The intervening 10 years have seen a few memorable adventures (including my year teaching down south in Jeollanam in a public school) and a long, drawn-out near-death experience: cancer, anyone?
I believe that the latter experience has fundamentally changed my personality. Perhaps not even for the worse – but I seem to have a much less adventurous spirit, now. I rarely fantasize about travel, anymore, whereas that was a near constant in earlier versions of myself. That, of course, is on my mind, since I'm going to be traveling, starting tomorrow, for only the second time since the cancer thing.
I still don't have any clear feeling that this Korean life is permanent. There are strong reasons why it might not be – there's some precariousness to it. Nevertheless, on a day-to-day basis, I operate on a fundamental assumption that this Korean life has, indeed, become my permanent lifestyle. It's convenient to think that way, even if it's not really true. It's comfortable.
I genuinely believe that North Korea's ICBM program makes me safer.
To understand what I mean, consider that I'm speaking, specifically, of me – I don't mean, here, some generic "me." I mean, I am a guy who lives about 20 km from North Korea. On a clear day, I can see North Korea from the top of a nearby hill – and that's not Sarahpalinesque hyperbole, either.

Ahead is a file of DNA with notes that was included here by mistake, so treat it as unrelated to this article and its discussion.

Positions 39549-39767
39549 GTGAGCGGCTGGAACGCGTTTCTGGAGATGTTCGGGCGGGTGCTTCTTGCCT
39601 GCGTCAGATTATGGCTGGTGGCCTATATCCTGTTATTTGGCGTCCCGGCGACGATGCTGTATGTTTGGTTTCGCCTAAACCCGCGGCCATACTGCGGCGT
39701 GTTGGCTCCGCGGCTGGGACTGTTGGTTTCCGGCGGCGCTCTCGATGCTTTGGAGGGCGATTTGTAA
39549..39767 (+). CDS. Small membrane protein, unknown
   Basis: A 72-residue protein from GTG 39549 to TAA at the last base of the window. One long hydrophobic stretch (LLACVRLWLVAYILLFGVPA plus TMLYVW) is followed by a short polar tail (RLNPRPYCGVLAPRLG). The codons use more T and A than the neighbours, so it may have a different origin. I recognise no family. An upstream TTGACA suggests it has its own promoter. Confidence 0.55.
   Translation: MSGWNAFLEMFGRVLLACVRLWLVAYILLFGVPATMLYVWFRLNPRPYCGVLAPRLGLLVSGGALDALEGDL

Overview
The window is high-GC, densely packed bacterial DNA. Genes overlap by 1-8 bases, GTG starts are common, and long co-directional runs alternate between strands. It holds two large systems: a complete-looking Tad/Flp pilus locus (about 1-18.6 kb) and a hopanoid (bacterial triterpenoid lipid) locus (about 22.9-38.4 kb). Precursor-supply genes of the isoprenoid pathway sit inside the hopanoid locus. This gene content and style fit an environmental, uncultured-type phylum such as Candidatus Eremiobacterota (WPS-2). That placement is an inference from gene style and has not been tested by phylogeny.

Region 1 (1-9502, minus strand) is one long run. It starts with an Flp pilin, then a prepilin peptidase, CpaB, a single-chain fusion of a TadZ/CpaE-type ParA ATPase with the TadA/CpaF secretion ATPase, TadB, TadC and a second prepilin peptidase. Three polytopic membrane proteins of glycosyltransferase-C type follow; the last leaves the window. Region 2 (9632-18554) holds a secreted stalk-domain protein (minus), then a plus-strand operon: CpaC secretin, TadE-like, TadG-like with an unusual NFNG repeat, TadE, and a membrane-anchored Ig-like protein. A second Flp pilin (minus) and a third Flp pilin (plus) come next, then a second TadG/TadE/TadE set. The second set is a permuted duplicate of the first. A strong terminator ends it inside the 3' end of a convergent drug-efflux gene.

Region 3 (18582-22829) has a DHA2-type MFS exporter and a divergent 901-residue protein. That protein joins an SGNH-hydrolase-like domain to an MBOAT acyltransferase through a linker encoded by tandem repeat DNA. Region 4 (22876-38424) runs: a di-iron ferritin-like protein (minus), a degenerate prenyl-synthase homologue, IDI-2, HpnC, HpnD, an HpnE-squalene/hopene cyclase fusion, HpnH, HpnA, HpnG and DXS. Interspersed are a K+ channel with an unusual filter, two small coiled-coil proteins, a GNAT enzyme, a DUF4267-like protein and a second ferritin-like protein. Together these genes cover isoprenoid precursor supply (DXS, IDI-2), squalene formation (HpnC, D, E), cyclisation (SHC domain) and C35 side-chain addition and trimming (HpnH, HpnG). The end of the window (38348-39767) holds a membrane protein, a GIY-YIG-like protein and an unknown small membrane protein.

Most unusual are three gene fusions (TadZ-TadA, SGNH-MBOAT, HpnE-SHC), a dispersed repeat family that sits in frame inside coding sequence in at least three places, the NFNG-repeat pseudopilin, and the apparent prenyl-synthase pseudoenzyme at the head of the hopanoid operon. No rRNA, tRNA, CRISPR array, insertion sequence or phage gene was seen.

To be clear, North Korea's ICBM program probably makes the world in general a much more dangerous place. But my specific spot in the world becomes notably less dangerous.
You see, this spot, 20 km from the DMZ, and 25 km from the muzzles of North Korean artillery, has always been quite dangerous. For the last 70 years, it's been in the targeting sights of North Korean bomb delivery systems.
This has not changed. But with ICBMs, the North Korean has military has acquired a vast new selection of possible targets. 99% of these targets have greater strategic value, and fewer downsides, than bombing their own relatives in their own front yard.
What North Korean military planner wouldn't prefer to bomb Guam, or Washington, or even Okinawa or Nome, Alaska, over Ilsan or even Seoul?
So the chances of bombs suddenly raining down on Ilsan go down, each time they add kilometers to their overall ICBM range.
That's pretty basic.
In fact, I feel as if, to the extent that North Korea is able to attack the US directly, South Korea in general becomes safer. Why damage territory you hope to annex, when you can just directly attack that territory's current "protector"?